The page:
Dear Evan Hansen: Ben Platt on creating his breakout title character
Last year, a gathering of Hamilton cast members and the reunion of the original cast of Rent were two of the marquee draws for the first-ever BroadwayCon in New York City. A year later, and the weekend-long event traded up to a much bigger venue (the Javits Center) and had the theater season’s most emotional and buzzworthy show, Dear Evan Hansen, in its spotlight.
Sunday’s panel included Ben Platt, who stars as the titular Evan Hansen in the musical, was in attendance, alongside songwriters Benj Pasek and Justin Paul and other members of the show’s cast and creative team.
Dear Evan Hansen centers on Evan, a lonely teen whose life gets flipped around after he writes a pivotal letter that impacts everyone around him. For Platt, it was important that everyone be able to relate to the character and his inability to connect with others in his life.
“I never wanted to isolate anyone from being able to connect to Evan or being able to see something of themselves in him,” the actor said. “I get questions, like, ‘Is he somebody on the [autism] spectrum?’ ‘Is it a specific kid that you knew that you’re using in your mind?’ And my answer is I’ve taken pieces from all over, from some people that I remember in high school who had a particular difficulty connecting or were particularly lonely. [But] I never wanted to be too specific that you couldn’t find something in him that you could relate to or see yourself in.”
The show is an emotional one that Platt carries through nearly every scene, but the Pitch Perfect star noted that while it deals with heavy topics, it “ends in an redemptive place” and has “a lot of hope.” Later in the panel, when the cast and crew all shared their favorite moments from the production, he named one of the few scenes he isn’t in — getting to watch Laura Dreyfus (who plays Evan’s classmate and crush, Zoe Murphy) perform “Requiem” midway through Act One. “It’s an incredible sort of empowerment,” he said.
Pasek and Paul also took attendees through how the idea for Dear Evan Hansen became a musical before addressing their other current hit — the duo wrote lyrics for current Oscar frontrunner La La Land.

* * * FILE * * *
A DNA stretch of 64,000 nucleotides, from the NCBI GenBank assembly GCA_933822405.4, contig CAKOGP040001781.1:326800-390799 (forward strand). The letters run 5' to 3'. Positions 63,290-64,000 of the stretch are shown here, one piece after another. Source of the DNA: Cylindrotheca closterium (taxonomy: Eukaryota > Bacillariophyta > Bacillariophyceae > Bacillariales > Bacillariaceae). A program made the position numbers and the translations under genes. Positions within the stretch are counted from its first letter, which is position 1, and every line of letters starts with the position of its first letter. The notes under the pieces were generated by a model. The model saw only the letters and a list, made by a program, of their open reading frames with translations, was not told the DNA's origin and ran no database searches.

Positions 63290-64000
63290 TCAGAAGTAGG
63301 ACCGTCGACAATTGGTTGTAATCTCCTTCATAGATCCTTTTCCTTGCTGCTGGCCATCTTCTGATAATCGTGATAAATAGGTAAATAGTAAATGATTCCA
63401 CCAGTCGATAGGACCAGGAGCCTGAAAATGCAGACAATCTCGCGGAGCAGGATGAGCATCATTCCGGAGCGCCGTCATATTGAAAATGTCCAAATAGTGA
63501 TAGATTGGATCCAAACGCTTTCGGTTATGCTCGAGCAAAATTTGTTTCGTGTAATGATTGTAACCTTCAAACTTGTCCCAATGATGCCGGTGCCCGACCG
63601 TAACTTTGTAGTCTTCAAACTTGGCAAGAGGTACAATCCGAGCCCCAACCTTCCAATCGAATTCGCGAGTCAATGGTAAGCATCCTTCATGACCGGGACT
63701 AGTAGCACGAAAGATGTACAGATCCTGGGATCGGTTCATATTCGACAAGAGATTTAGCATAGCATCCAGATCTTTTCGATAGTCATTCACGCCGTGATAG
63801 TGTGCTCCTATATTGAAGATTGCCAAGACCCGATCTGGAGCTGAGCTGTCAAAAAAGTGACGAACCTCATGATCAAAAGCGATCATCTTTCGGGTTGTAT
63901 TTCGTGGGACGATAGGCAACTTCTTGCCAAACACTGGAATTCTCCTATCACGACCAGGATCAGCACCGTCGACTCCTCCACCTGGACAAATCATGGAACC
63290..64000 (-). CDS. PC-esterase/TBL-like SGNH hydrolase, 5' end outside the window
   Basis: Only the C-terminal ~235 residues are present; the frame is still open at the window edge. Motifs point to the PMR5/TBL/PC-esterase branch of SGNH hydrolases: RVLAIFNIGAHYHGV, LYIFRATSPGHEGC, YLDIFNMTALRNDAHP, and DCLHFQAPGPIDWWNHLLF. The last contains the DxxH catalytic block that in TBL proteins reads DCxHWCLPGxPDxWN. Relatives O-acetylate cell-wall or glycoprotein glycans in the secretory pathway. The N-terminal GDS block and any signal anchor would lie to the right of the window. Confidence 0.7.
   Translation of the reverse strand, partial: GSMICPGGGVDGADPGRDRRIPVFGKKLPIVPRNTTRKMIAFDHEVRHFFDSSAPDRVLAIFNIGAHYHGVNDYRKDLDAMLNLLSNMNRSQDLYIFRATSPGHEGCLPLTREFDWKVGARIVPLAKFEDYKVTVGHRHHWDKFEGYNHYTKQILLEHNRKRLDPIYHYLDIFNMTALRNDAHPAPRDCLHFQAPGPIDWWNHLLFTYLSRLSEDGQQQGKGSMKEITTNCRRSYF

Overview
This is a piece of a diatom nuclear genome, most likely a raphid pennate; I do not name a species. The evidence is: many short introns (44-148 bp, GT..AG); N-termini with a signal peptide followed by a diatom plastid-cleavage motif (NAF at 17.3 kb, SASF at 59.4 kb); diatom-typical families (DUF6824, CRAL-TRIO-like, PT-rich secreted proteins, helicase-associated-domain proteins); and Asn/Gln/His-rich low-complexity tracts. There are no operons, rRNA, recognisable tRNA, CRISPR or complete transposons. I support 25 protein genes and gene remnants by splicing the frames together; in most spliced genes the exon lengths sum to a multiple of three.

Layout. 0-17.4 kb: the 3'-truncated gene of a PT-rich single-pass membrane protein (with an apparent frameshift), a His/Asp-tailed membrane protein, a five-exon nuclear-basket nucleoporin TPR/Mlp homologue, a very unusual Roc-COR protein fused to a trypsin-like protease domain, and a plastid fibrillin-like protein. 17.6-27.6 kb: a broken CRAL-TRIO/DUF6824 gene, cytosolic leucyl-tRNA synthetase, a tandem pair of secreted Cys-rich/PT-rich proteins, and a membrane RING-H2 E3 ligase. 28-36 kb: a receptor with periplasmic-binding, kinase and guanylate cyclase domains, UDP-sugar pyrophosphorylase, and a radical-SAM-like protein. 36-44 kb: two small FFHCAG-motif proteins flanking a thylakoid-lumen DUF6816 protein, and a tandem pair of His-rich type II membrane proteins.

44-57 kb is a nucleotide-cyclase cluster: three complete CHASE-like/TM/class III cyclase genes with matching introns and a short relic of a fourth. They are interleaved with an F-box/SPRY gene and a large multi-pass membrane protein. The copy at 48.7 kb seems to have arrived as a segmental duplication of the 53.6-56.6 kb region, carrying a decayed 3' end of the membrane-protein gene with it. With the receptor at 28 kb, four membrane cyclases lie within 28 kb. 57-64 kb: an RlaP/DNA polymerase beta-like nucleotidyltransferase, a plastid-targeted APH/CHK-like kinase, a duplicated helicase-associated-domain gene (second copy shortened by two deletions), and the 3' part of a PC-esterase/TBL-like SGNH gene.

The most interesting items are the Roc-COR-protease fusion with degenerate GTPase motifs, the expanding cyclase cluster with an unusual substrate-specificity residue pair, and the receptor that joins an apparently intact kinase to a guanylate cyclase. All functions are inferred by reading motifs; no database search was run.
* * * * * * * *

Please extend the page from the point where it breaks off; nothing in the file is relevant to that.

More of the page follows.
“People sometimes ask us was there a difference between when you were writing for La La Land than when you were writing for Dear Evan Hansen, what’s the difference between writing a [movie] musical or writing a stage show and the exciting thing to say is at least for La La Land there really wasn’t a difference,” Paul said. “It was one of the first times I could remember where a project like that, they didn’t say, ‘We want you to write a pop song that has some theater moments in it,’ or, ‘We want you to write a song that can be on the radio.’ It was really like, ‘We want you to write a song for these characters in this moment that captures what they’re feeling and that progresses the story forward.’
“It was really unapologetically a musical in every sense,” he continued, “And I think that’s really exciting because not only does that say movies that have music in them should be an exciting thing, but also it’s really saying people are coming to see the movie and they’re saying movies that use songs to tell the story, to explore the character — which is what we all love to do — that’s OK, and that’s exciting. And I think it ultimately makes more people come to see a Broadway show. People who maybe never would have gone to see a musical, they see that movie or they see something like it and the next item they’re in New York they come and see a Broadway show.”
Pasek added, “We’re also just so appreciative of [La La Land writer-director] Damien Chazelle, who like [Dear Evan Hansen director] Michael Greif, is so rigorous about character and telling stories through song. So many of the references he would use when we were talking about songwriting, it wasn’t pop songs on the radio. We were listening to Cole Porter songs and Sondheim — that’s where we were drawing inspiration, not just for the songs but the musical moments. So we were really appreciative that the world of musical theater was getting seeped into the discussion and the creative process as well.”
Dear Evan Hansen